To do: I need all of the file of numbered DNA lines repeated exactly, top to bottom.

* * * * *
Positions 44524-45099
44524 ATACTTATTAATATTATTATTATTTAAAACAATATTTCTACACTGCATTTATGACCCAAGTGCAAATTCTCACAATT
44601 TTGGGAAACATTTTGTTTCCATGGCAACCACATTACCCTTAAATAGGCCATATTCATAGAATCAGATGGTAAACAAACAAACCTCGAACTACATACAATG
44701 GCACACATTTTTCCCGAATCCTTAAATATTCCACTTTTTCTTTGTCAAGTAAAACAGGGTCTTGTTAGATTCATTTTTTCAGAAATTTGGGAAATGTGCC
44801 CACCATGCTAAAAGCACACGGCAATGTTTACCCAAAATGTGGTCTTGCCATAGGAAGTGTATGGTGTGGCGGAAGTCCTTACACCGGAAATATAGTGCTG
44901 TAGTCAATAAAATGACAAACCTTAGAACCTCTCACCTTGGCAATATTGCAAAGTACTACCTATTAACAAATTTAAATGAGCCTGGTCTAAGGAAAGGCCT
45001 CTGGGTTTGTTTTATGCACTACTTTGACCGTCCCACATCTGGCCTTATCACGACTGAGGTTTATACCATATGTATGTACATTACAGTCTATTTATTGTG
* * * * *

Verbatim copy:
Positions 44524-45099
44524 ATACTTATTAATATTATTATTATTTAAAACAATATTTCTACACTGCATTTATGACCCAAGTGCAAATTCTCACAATT
44601 TTGGGAAACATTTTGTTTCCATGGCAACCACATTACCCTTAAATAGGCCATATTCATAGAATCAGATGGTAAACAAACAAACCTCGAACTACATACAATG
44701 GCACACATTTTTCCCGAATCCTTAAATATTCCACTTTTTCTTTGTCAAGTAAAACAGGGTCTTGTTAGATTCATTTTTTCAGAAATTTGGGAAATGTGCC
44801 CACCATGCTAAAAGCACACGGCAATGTTTACCCAAAATGTGGTCTTGCCATAGGAAGTGTATGGTGTGGCGGAAGTCCTTACACCGGAAATATAGTGCTG
44901 TAGTCAATAAAATGACAAACCTTAGAACCTCTCACCTTGGCAATATTGCAAAGTACTACCTATTAACAAATTTAAATGAGCCTGGTCTAAGGAAAGGCCT
45001 CTGGGTTTGTTTTATGCACTACTTTGACCGTCCCACATCTGGCCTTATCACGACTGAGGTTTATACCATATGTATGTACATTACAGTCTATTTATTGTG